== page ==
A simulator for the jeopardy game from TV. Categories, Answers, Questions, Teams, Scores.

(Back soon, maybe).

  • $\begingroup$ I have been struggling to a find a way teach OO because I have my doubt. Check my question here softwareengineering.stackexchange.com/questions/419122/… $\endgroup$ – Qiulang Dec 31 '20 at 15:34
  • $\begingroup$ I am quite familiar with todomvc.com I probably can adapt it to my teaching. $\endgroup$ – Qiulang Jan 1 at 2:38
  • $\begingroup$ There are links to and explanations and examples of MVC (in Java) here: csis.pace.edu/~bergin. Sadly, the applet version no longer runs on the web. $\endgroup$ – Buffy Jan 1 at 13:18
  • $\begingroup$ todomvc is not really about mvc but the the choices and the comparison of different web technologies to implement a todo list. I mentioned because you mentioned Sticky Notes. $\endgroup$ – Qiulang Jan 1 at 15:27
  • $\begingroup$ I found an interesting answer Alan Kay gave and updated my question again. $\endgroup$ – Qiulang Jan 13 at 4:55

I found a Python class to be so simple to write (for "mundane" tasks), that they can grow naturally out of a desire to simplify and refactor code in development. It is very much a pragmatic bottom-up approach; you were expecting to hack some simple code for a particular purpose, then it grows a bit and you find you have several functions handling "structures" that were tuples or arrays or even globals. Suddenly, you see the light and create a class, and the code size gets divided by 2 or more, and is so much simpler.

This is an easy way to argue for OOP, by taking some "flat" concrete existing code, and looking for the abstraction that could be made, moving the data out of the function parameters, into the class and using self.

Things like inheritance can similarly be discovered almost naturally; you use an existing class which doesn't quite do what you want and you need to change it; instead of copying and modifying it, you subclass and change or add a method.

For concrete examples you can look at computer hardware itself. At a low level, registers are often partitioned into several disparate functions. If you want to set a feature bit to 1, you need to shift it left 20 bits, read the current value of the register, mask out bits 0 to 5 as they are "write 1 to clear", and so on. Try emulating a serial port 16550 uart; it is good for the soul. And, of course, if you use MicroPython running on a real microprocessor, you could probably even try out your code.


How about a boring*, but realistic, commercial example? When the students leave the "hallowed halls" and become entrepreneurs in start-ups, they will be faced with the relationships between Customer, Product, and Sale (Transaction).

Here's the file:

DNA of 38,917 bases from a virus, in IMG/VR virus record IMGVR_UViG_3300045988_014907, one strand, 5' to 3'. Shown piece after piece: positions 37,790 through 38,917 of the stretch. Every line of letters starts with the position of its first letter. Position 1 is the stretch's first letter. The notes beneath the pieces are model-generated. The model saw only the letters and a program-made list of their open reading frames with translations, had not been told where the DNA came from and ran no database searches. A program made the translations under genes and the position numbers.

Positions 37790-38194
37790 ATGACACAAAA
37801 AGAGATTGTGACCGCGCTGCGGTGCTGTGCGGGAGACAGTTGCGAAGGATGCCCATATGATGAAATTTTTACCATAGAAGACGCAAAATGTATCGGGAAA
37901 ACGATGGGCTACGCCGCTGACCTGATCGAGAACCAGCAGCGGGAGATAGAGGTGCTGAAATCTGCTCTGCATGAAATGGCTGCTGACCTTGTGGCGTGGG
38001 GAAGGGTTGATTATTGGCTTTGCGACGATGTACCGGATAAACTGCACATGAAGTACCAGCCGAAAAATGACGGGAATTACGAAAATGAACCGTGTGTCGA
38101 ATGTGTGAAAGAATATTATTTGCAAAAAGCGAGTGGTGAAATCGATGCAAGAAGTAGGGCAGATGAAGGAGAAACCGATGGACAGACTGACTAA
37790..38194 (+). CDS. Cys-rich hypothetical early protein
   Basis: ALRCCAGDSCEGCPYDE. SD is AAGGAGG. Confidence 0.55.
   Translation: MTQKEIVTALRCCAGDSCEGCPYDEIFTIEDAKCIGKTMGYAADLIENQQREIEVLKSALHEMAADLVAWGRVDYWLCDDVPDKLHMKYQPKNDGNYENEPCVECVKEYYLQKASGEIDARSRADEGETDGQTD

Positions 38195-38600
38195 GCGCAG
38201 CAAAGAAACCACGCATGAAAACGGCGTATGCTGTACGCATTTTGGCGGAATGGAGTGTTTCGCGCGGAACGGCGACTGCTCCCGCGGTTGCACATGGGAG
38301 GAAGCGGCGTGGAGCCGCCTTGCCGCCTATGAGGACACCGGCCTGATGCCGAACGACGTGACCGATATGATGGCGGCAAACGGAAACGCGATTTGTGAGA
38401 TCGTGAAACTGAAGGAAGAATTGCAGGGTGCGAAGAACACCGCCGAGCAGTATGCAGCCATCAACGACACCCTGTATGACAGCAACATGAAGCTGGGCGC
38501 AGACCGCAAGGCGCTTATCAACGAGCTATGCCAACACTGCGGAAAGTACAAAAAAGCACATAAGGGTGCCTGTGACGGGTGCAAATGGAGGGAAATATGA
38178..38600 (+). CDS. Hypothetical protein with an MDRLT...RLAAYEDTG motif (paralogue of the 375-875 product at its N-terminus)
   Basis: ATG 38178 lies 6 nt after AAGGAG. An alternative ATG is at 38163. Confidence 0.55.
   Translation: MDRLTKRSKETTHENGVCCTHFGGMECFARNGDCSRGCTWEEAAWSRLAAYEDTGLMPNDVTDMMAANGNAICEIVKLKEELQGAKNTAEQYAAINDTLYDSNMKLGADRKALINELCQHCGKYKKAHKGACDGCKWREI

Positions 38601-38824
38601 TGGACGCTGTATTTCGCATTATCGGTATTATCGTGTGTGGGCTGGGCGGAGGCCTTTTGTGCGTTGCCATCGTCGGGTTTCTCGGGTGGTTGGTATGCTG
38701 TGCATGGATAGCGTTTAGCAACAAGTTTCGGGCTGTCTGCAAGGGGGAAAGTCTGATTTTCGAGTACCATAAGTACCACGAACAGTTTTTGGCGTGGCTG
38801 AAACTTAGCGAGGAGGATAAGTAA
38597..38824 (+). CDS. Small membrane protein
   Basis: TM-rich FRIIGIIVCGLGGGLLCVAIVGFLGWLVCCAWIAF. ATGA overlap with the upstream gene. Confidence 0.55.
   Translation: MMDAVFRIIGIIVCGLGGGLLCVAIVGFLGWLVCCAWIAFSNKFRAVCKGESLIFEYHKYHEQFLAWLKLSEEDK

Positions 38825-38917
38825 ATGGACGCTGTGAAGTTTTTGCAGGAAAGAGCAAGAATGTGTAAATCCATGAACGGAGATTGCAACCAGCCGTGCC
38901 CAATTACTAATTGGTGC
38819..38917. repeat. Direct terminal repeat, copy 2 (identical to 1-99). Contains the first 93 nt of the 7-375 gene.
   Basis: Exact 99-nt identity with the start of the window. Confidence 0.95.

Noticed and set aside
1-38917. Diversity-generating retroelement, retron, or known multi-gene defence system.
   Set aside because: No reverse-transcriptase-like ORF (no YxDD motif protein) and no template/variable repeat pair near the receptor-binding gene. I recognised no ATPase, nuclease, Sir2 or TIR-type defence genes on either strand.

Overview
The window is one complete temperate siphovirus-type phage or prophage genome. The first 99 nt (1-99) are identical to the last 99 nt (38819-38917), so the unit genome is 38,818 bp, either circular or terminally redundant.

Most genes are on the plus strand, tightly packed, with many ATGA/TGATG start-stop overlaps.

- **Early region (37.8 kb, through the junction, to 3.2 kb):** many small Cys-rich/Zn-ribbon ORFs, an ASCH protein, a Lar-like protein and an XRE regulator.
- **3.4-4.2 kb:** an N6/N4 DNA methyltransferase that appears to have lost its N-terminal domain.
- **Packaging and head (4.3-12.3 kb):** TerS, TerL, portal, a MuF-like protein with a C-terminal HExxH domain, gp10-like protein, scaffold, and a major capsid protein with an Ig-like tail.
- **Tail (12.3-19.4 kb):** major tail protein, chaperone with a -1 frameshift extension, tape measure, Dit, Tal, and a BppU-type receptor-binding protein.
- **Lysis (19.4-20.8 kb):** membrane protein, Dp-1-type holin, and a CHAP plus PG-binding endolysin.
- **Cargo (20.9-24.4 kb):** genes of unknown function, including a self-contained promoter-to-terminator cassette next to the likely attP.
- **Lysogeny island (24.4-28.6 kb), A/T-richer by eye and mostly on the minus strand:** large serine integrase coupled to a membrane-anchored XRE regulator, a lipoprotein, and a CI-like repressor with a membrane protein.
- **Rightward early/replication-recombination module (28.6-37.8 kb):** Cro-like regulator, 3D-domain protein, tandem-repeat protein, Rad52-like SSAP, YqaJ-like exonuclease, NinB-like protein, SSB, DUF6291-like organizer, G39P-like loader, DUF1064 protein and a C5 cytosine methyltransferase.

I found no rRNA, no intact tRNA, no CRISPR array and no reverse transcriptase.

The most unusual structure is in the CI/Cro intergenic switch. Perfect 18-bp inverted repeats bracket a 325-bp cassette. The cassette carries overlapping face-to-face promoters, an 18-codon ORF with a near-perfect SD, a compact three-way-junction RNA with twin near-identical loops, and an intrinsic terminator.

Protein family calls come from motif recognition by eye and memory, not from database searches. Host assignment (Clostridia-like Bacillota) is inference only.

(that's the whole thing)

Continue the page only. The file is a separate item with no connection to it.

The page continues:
By keeping all of the Product data (for example) 'together', we introduce the advantage of encapsulation over a basic data structure, eg array. There is scope for hierarchies (later).

Per earlier "composition" responses, when we look at an Address we see that each Customer must have one, oh wait, more than one if his/her billing address is distinct from the delivery address. So, if an Address is part of a Customer, should Customer "inherit" from Address? ("is a" cf "has a"!) What about the difference between a personal customer and a corporate?

Do both have a name, and address, ...? How are they similar/where do they differ? How do we keep track of the individual from the Corporation with whom we are dealing?

What happens when we make a sale? Is this data to be part of the purchasing-Customer's object, or the Product object - or objects, or what? Thus, "Interfaces" (in some languages), an invitation to expand the SRP into micro-services, drop into APIs...

There's plenty of scope for SOLID principles, best practices, language differences, and all-the-fun-of-the-fair. Meantime, you could 'dress up' problems to make the toy-examples seem 'real' any-which-way; and the students are learning 'how the world works' and thus (hopefully) enthused to progress.

  • personal opinion: can't imagine how Pathlib avoids the "boring" criterion (besides it has its own struggles with 'the concrete', given its abstraction from the OpSys - which is already an abstraction ... Alice, rabbit hole, Toto != Kansas...)
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    $\begingroup$ Actually, no, a customer is not a subclass of address. That makes no sense. If it makes no sense then the software is conceptually broken and can't be maintained. One of the worst ideas ever to appear in an elementary book was to make Cylinder a subclass of Circle, just because the Circle class already had some fields that a Cylinder also needs. $\endgroup$ – Buffy Jan 1 at 21:46
  • $\begingroup$ path is something they know and they notice the difference between windows and unix. Teaching pathlib really teaching something they can learn, think, explore. So it is not boring (my opinion). $\endgroup$ – Qiulang Jan 2 at 6:07
  • $\begingroup$ Apologies @Buffy, it may not have been apparent that I use a Socratic approach towards trainees' learning. You and I both know about sub-classing and composition! $\endgroup$ – d-n Feb 4 at 22:21